Taste Test: Old Tom Gin - Imbibe Magazine Subscribe + Save

With origins tracing back to 1800s England, Old Tom gin has a small but important role in the history of classic cocktails. Its parameters offer room for interpretation, with the style vaguely described as sweeter and heavier than a London dry gin, but with a drier mouthfeel than genever. But gin’s overall resurgence has motivated many makers to craft their own take on the (sometimes barrel-aged) spirit, offering versions with applications that go beyond a Martinez. Here are six versions that can be mixed, sipped neat, or swapped in for a new twist on classic cocktails.

Himbrimi Old Tom Gin

Himbrimi is born out of founder Óskar Ericsson’s love for fishing, and the Icelandic botanicals that nestle along the streams where he casts lines. Juniper is native to Iceland and easily shines among the other botanicals in this Old Tom gin, accompanied by the pleasant aroma and flavor of lavender. Befitting its dark hue, Himbrimi tastes like bergamot and sits on the palate like a rich, sweet black tea, making it especially enjoyable when sipped neat. $69.99/700 ml, himbrimi.com

Porter’s Tropical Old Tom

Operating from the basement of a bar in Scotland, Porter’s collaborated with scientists from Aberdeen University to build a vacuum still that works at lower temperatures than conventional stills, making it well suited to handle delicate botanicals. This Old Tom is cold-distilled with tropical ingredients like passion fruit, guava, and white tea, and it’s lightly sweetened to add a heavier body, yielding candy-like flavors of juicy fruits and watermelon, and a silky finish. $34.99/750 ml, caskers.com

Barr Hill Tom Cat Gin

Aged in new American oak barrels, Barr Hill’s Tom Cat gin could make a unique stand-in for bourbon in plenty of cocktails. The Vermont-based company forages the same local botanicals that attract pollinating bees, then sweetens the spirit with the addition of a raw honey that captures the region’s terroir. The result is a rich-bodied spirit, with a rounded sweetness and notes of honeydew and vanilla. $32.99/375 ml, caledoniaspirits.com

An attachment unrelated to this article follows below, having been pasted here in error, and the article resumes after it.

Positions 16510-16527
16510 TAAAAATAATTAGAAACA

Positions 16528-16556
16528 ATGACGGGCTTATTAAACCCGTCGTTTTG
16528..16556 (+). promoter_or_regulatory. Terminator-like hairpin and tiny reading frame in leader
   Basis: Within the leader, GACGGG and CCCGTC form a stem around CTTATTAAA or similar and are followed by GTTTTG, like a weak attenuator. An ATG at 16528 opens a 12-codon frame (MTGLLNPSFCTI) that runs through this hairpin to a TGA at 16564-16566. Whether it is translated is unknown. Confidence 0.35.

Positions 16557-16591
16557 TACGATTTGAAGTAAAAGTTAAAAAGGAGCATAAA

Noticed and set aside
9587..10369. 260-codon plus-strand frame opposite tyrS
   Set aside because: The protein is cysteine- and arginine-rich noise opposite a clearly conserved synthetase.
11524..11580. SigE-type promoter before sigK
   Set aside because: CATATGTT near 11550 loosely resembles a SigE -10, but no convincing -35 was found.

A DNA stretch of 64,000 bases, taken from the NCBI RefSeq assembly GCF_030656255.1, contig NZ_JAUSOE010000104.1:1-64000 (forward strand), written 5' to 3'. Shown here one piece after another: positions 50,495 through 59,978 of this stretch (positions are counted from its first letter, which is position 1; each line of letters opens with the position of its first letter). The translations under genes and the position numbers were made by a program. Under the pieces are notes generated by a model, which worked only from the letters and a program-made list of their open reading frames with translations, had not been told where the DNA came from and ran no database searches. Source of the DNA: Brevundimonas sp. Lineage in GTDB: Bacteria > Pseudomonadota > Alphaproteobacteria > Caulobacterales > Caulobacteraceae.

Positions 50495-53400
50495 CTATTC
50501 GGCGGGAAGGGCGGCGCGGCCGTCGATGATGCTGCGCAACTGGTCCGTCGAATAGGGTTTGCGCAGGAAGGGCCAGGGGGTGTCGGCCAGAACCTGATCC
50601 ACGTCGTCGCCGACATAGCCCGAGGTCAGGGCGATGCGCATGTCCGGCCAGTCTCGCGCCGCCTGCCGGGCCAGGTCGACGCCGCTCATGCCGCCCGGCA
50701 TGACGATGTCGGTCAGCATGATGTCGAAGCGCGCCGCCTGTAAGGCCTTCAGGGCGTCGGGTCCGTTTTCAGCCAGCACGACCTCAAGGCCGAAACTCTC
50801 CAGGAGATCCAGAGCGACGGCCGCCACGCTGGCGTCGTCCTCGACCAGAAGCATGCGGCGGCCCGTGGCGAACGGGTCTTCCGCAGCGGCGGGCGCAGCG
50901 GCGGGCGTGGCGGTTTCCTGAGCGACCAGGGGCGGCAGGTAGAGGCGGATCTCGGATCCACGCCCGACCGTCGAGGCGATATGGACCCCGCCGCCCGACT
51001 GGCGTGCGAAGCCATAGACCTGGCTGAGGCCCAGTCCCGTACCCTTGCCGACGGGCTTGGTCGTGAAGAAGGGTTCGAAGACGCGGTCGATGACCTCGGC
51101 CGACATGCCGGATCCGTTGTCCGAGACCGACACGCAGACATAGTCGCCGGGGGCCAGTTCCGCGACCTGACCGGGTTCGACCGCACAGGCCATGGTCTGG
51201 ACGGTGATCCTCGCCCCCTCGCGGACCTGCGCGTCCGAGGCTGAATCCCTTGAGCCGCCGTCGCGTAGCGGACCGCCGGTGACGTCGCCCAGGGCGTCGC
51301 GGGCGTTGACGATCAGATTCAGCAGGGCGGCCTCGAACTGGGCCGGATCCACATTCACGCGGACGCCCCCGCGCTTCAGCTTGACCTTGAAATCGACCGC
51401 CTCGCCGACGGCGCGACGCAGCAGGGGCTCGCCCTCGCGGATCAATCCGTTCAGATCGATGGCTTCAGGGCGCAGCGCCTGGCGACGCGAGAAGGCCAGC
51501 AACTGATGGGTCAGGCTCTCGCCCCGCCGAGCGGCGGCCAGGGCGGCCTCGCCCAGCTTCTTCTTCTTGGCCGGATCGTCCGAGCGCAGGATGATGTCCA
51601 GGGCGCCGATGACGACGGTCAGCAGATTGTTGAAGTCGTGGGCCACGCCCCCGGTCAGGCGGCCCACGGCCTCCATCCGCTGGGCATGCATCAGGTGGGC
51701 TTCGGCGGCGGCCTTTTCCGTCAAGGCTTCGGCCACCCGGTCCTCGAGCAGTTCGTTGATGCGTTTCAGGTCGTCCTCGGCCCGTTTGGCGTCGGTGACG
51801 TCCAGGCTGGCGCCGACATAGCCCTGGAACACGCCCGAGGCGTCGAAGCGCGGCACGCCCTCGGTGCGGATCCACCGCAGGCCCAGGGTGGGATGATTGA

Hayman’s Old Tom Gin

Hayman’s Old Tom gin is a response to bartenders’ demands during the craft cocktail renaissance for a straightforward approach to the spirit, making it an intentional gin to lean on for classics like the Martinez and Tom Collins. Light on the nose and weighty on the body, the London-made gin possesses simple aromatics of lemon peel and juniper, making it a no-nonsense gin for mixing. $25.99/750 ml, drizly.com

Spring44 Old Tom Gin

Loveland, Colorado–based Spring44 distills their Old Tom with juniper and botanicals like lemongrass, galangal, and coriander, then ages the gin in toasted Chardonnay barrels. A grassy, patchouli nose is complemented by a silky, vanilla-rich flavor, with a pleasantly minty crispness and a lingering finish. Try working this into an extra aromatic Martini. $41.99/750 ml, spring44.com

Ransom Old Tom Gin

Cocktail writer and historian David Wondrich helped formulate Ransom Spirits’ Old Tom, with the goal of re-creating the closest-tasting version of an original American-made recipe from the 1800s. It’s reliable, elegant, and classic, with a mild spice and heavy notes of orange peel on both the nose and the palate. With a clean body, Ransom offers a solid option for what many have defined as a classic Old Tom gin. $38.95/750 ml, ransomspirits.com

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